A dōjō is a hall or space for immersive learning or meditation. This is traditionally in the field of martial arts, but has been seen in other fields, such as meditation and software development; the term means "place of the Way" in Japanese. The word dōjō originates from Buddhism. Dōjō were adjunct to temples and were formal training places for any of the Japanese arts ending in "-dō", from the Chinese Tao, meaning "way" or "path". Sometimes meditation halls where Zen Buddhists practice zazen meditation were called dōjō; the alternative term zen-do is more specific, more used. European Sōtō Zen groups affiliated with the International Zen Association prefer to use dōjō instead of zendo to describe their meditation halls as did their founding master, Taisen Deshimaru. In Japan, any facility for physical training, including professional wrestling, may be called a dōjō. In the Western world, the term dōjō is used for Japanese martial arts such as aikidō, judō, karate-dō, etc. A proper Japanese martial arts dōjō is well cared for by its users.
Shoes are not worn in a dōjō. In many styles it is traditional to conduct a ritual cleaning of the dōjō at the beginning and/or end of each training session. Besides the obvious hygienic benefits of regular cleaning it serves to reinforce the fact that dōjō are supposed to be supported and managed by the student body, not the school's instructional staff; this attitude has become lost in many modern dōjō that are founded and run by a small group of people or instructors. In fact, it is not uncommon that in traditional schools, dōjō are used for training at all, instead being reserved for more symbolic or formal occasions; the actual training is conducted outdoors or in a less formal area. Many traditional dōjō follow a prescribed pattern with shomen and various entrances that are used based on student and instructor rank laid out precisely. Students will enter in the lower-left corner of the dōjō with instructors in the upper right corner. Shomen contains a Shintō shrine with a sculpture, flower arrangement, or other artifacts.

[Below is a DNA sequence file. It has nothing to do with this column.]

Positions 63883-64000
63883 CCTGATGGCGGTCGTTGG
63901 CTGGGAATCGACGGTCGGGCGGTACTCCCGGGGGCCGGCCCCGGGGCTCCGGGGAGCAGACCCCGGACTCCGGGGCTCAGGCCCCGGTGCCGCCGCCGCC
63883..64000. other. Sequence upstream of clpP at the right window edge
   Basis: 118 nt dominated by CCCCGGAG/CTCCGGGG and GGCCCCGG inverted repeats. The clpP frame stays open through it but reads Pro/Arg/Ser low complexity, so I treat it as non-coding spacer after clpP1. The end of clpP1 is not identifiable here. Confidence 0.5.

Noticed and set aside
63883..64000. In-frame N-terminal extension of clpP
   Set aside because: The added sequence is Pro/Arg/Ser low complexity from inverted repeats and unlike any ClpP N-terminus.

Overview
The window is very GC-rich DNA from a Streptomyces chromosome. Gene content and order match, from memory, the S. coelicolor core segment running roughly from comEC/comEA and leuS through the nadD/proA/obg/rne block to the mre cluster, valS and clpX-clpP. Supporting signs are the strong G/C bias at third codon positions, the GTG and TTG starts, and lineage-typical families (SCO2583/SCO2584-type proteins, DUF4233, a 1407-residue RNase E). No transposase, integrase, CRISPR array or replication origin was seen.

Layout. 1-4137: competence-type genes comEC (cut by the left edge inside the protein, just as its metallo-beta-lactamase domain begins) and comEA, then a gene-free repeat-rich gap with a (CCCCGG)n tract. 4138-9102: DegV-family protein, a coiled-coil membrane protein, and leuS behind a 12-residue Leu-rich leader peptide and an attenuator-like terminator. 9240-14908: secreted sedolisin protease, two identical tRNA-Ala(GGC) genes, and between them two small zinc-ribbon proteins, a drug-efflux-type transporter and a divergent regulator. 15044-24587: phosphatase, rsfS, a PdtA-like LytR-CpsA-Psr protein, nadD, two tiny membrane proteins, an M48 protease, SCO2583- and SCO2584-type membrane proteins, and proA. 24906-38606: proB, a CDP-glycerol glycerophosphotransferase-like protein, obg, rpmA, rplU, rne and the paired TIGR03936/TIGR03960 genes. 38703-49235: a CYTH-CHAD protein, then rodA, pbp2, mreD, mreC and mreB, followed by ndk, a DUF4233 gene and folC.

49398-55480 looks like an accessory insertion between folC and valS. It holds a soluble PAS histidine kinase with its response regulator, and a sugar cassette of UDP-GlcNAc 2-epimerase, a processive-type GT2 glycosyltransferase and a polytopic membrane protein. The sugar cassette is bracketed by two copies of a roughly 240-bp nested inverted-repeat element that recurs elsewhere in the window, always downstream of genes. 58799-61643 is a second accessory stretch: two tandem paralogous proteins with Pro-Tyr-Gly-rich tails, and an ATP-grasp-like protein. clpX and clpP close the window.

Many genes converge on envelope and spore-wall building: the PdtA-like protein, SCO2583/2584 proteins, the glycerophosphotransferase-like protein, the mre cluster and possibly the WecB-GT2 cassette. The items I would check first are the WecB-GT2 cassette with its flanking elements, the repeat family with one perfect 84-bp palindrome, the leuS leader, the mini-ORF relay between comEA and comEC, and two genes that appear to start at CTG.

The term kamiza means "place of honor" and a related term, kamidana refers to the shrine itself. Other artifacts may be displayed throughout the dōjō, such as kanban that authorize the school in a style or strategy, items such as taiko drums or armor, it is not uncommon to find the name of the dōjō and the dōjō kun displayed prominently at shomen as well. Visitors may have a special place reserved, depending on their station. Weapons and other training gear will be found on the back wall. A honbu dōjō is the central training facility and administrative headquarters of a particular martial arts style; some well-known dōjō located in Japan are: Kodokan Judo Institute Aikikai Hombu Dōjō Noma Dōjō Nakazato Karate Weapons Gym Other names for training halls that are equivalent to "dojo" include the following: Akhara Dojang Gelanggang Heya Kalari Sasaran Wuguan The term dōjō is increasingly used for other forms of immersive-learning space. The term dōjō is sometimes used to describe the meditation halls where Zen Buddhists practice zazen meditation.
The alternative term zen-do is more specific, more used. European Sōtō Zen groups affiliated with the International Zen Association prefer to use dōjō instead of zendo to describe their meditation halls as did their founding master, Taisen Deshimaru. Coding dōjō: a space and associated technique for groups to practice computer programming skills Testing dōjō: a space and time where testers work together on a testing challenge Agile coaching dōjō: a space where a cross-functional team works for up to three months, surrounded by an agile coach and technical subject matter experts, to learn and practice agile and technical practices Dojo Delivery Agility is an agile process framework for product development; the model as a process is rooted in the philosophy "Less is More" and embraces the concept of micro sprints and smaller teams. This framework, inspired by the "Agile coaching dōjō" was a result of a series of experiments from early 2017 to late 2018, it was during 2019 that the model was first published as an abstract model at the conference XP2019.